Lessons Learned from Implementing Risk Management

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Lessons Learned from Implementing Risk Management

Following the 2016 publication of the AASHTO Guide for Enterprise Risk Management, TRB initiated an NCHRP project to pilot the framework introduced in the Guide. Pilot case studies were conducted by the Tennessee, Utah, and Washington State DOTs; a peer exchange was conducted; and a national community of practice (COP) was formed to provide support for the implementation of risk management and to advocate for further research in this area. Several risk management tools were developed through the research that are documented in the NCRHP report.

A variety of different types of risks were considered during the pilot studies. The Tennessee DOT focused primarily on three types of risks:

  • Those associated with inconsistencies in quick-clearance processes associated with crashes and other highway incidents.
  • Those associated with roadway plans that could affect the quality, cost, and schedule for delivering projects.
  • Those caused when incomplete project plans are submitted for bids.

Several tools were developed to better manage these risks, including checklists, plan submittal delay forms, and a Memorandum of Understanding with the Tennessee Department of Safety to clarify roles and responsibilities for quick clearances.

The Utah DOT pilot addressed four initiatives:

  • Reduce risks to Utah DOT objectives by improving hiring practices and retention.
  • Reduce risks of poor performance by enhancing the employee evaluating process and strengthening leadership skills.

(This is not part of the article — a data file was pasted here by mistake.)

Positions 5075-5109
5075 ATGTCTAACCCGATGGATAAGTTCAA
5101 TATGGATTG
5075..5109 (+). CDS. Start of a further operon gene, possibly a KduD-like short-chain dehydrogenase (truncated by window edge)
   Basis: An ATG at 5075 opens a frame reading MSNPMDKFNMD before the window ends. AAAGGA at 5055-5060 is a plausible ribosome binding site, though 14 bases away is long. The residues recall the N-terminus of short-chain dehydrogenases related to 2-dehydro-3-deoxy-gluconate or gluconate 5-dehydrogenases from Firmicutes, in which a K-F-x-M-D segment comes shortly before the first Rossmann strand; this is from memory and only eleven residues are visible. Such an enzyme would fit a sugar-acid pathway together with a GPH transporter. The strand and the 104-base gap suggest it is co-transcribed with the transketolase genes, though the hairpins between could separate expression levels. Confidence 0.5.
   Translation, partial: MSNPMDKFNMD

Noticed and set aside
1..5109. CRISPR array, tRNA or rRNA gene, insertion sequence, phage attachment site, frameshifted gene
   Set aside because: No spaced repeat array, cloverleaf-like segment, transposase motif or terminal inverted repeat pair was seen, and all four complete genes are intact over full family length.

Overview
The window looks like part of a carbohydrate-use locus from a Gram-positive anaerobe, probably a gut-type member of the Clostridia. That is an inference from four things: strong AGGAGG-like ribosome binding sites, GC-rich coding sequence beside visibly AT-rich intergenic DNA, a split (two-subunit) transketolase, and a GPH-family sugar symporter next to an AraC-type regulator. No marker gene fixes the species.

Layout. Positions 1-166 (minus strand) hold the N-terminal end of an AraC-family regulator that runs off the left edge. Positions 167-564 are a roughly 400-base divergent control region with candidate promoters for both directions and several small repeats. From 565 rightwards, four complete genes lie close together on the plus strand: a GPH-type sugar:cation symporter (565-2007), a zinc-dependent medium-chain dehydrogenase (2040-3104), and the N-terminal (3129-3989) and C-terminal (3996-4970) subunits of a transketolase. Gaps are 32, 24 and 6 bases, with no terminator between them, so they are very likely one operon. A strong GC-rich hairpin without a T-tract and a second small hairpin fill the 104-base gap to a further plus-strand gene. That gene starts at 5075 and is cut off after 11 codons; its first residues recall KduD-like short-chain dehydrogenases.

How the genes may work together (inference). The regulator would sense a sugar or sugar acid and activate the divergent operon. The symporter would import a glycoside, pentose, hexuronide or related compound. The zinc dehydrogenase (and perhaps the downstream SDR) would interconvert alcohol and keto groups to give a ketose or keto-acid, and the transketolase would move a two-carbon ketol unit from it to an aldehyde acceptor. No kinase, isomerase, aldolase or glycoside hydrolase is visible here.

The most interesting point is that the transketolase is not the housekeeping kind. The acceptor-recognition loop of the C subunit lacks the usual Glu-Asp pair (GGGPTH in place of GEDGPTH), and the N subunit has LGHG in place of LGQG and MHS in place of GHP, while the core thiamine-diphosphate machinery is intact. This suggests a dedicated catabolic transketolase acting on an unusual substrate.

• Reduce risks of poor performance through a knowledge management process.
  • Develop a repeatable and scalable process to assess corridor risks caused by natural disasters.

The study improved leadership access to information for hiring and leading employees, provided a training toolkit for supervisors, and resulted in a process to integrate and incorporate risk and resilience assessments into existing decision-making processes.

Washington State DOT used the pilot to support the full integration of its enterprise risk management practices. The agency also elected to address cultural sensitivity and inclusion in workforce development activities. These efforts resulted in new workforce development and outreach materials.

The pilot studies helped expose the participating agencies to strategies for managing risk. They demonstrated the importance of promoting enterprise risk management concepts among agency leaders to mainstream the concepts into common agency practices. This increases the likelihood that enterprise risk management practices endure beyond changes in agency leadership.

The participants also recognized important links between risk management and both performance and asset management programs. Several agencies recognized the importance of risk management to improving the resilience of a highway network to unexpected events such as flooding or erosion. The pilot studies demonstrated that the ability to use risks to inform planning and investment decisions can be beneficial.